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Ive searched a lot of places for the answer to this seemingly simple problem, but Ive only found rather complicated answers involving classes, event handlers and callbacks (which seem to me to be a somewhat sledgehammer approach). I think callbacks may be useful but I cant seem to apply these in the simplest context. See this example:

<html>
  <head>
    <script type="text/javascript">
      function myfunction()  {
        longfunctionfirst();
        shortfunctionsecond();
      }

      function longfunctionfirst() {
        setTimeout('alert("first function finished");',3000);
      }

      function shortfunctionsecond() {
        setTimeout('alert("second function finished");',200);
      }
    </script>
  </head>
  <body>
    <a href="#" onclick="javascript:myfunction();return false;">Call my function</a>
  </body>
</html>

In this, the second function completes before the first function; what is the simplest way (or is there one?) to force the second function to delay execution until the first function is complete?

---Edit---

Thanks for all the replies so quickly!

So that was a rubbish example but thanks to David Hedlund I see with this new example that it is indeed synchronous (along with crashing my browser in the test process!):

<html>
<head>

<script type="text/javascript">
function myfunction() {
    longfunctionfirst();
    shortfunctionsecond();
}

function longfunctionfirst() {
    var j = 10000;
    for (var i=0; i<j; i++) {
        document.body.innerHTML += i;
    }
    alert("first function finished");
}

function shortfunctionsecond() {
    var j = 10;
    for (var i=0; i<j; i++) {
        document.body.innerHTML += i;
    }
    alert("second function finished");
}
</script>

</head>

<body>
  <a href="#" onclick="javascript:myfunction();return false;">Call my function</a>
</body>
</html>

As my ACTUAL issue was with jquery and IE I will have to post a separate question about that if I cant get anywhere myself!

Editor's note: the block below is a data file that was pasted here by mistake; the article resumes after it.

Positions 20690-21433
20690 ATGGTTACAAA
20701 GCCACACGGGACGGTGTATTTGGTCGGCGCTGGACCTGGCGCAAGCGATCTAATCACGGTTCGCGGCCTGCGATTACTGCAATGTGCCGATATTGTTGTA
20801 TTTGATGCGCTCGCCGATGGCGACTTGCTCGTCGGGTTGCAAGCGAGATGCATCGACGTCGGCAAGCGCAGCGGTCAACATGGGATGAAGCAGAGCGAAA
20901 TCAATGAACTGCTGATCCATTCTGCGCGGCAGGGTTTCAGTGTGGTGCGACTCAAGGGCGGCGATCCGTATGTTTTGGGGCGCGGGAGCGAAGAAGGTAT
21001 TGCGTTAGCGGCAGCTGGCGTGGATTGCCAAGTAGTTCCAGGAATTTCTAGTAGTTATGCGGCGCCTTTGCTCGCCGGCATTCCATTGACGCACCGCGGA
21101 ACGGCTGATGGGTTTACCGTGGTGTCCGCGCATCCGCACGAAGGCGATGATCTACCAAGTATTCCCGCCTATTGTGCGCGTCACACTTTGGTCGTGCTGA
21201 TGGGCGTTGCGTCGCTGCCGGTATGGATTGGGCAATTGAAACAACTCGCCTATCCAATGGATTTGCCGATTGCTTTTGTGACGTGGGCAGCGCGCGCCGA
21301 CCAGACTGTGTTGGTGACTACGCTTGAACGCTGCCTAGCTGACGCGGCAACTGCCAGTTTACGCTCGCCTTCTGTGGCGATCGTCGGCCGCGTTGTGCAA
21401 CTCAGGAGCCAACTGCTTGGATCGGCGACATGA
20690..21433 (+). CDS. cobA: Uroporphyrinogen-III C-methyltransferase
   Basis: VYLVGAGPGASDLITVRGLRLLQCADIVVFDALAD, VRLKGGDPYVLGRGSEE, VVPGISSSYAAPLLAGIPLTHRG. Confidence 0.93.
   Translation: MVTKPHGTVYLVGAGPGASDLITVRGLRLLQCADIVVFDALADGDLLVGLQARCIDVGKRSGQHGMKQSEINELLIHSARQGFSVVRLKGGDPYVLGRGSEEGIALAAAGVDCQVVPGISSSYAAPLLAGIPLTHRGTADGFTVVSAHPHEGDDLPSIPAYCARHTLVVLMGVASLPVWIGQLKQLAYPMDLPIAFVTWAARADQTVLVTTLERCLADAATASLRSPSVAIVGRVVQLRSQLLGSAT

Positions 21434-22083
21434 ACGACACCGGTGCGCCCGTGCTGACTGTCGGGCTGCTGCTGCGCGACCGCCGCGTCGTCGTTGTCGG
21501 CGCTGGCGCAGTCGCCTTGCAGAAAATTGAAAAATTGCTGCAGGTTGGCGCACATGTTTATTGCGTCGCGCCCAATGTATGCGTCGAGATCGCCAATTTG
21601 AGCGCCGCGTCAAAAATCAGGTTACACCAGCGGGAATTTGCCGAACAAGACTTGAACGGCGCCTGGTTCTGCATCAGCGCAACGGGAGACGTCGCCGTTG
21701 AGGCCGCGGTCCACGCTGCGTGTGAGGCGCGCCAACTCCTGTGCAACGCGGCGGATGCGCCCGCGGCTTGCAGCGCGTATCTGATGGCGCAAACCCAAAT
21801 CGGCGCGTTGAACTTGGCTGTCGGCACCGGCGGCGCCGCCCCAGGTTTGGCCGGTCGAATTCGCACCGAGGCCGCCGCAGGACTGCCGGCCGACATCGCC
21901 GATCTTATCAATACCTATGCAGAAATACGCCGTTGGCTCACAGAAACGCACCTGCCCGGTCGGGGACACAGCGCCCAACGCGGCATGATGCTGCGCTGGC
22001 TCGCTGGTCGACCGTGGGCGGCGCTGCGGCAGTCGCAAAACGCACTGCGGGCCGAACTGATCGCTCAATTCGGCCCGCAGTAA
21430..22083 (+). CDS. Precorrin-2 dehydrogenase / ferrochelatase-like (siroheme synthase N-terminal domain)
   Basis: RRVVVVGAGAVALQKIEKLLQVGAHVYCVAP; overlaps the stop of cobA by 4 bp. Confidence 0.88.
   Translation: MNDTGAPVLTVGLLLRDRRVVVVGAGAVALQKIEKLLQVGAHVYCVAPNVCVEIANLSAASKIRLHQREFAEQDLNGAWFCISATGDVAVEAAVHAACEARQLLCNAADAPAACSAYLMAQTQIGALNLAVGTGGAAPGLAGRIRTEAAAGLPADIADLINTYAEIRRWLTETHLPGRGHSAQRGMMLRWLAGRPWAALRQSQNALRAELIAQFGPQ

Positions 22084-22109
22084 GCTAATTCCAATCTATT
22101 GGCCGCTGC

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Hi Tom, welcome to SO. –  Justin Johnson Dec 7 '09 at 11:11

6 Answers 6

up vote 21 down vote accepted

Well, setTimeout, per its definition, will not hold up the thread. This is desirable, because if it did, it'd freeze the entire UI for the time it was waiting. if you really need to use setTimeout, then you should be using callback functions:

function myfunction() {
    longfunctionfirst(shortfunctionsecond);
}

function longfunctionfirst(callback) {
    setTimeout(function() {
        alert('first function finished');
        if(typeof callback == 'function')
            callback();
    }, 3000);
};

function shortfunctionsecond() {
    setTimeout('alert("second function finished");', 200);
};

If you are not using setTimeout, but are just having functions that execute for very long, and were using setTimeout to simulate that, then your functions would actually be synchronous, and you would not have this problem at all. It should be noted, though, that AJAX requests are asynchronous, and will, just as setTimeout, not hold up the UI thread until it has finished. With AJAX, as with setTimeout, you'll have to work with callbacks.

share|improve this answer
    
You make me spare a lot of typing for writing the very same things: +1 –  Eineki Dec 7 '09 at 10:49
    
I'm glad someone got it ;) –  Justin Johnson Dec 7 '09 at 11:04
4  
Also, I should note that AJAX requests are generally asynchronous, but can be made to be synchronous. –  Justin Johnson Dec 7 '09 at 11:06
    
@Justin: yes, that's a valid point, thanks for the remark. if the real case scenario of issue is indeed ajax-related, synchronous callbacks could be the solution –  David Hedlund Dec 7 '09 at 11:17
    
(altho the async-with-callback approach probably still gives greater control and readability of the execution flow) –  David Hedlund Dec 7 '09 at 11:18

In javascript, there is no way, to make the code wait. I've had this problem and the way I did it was do a synchronous SJAX call to the server, and the server actually executes sleep or does some activity before returning and the whole time, the js waits.

Eg of Sync AJAX: http://www.hunlock.com/blogs/Snippets%3A%5FSynchronous%5FAJAX

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2  
SJAX is typically a sign of bad design and I would encourage novices to avoid it until they understand its implications. –  Justin Johnson Dec 7 '09 at 11:09

In your example, the first function does actually complete before the second function is started. setTimeout does not hold execution of the function until the timeout is reached, it will simply start a timer in the background and execute your alert statement after the specified time.

There is no native way of doing a "sleep" in JavaScript. You could write a loop that checks for the time, but that will put a lot of strain on the client. You could also do the Synchronous AJAX call, as emacsian described, but that will put extra load on your server. Your best bet is really to avoid this, which should be simple enough for most cases once you understand how setTimeout works.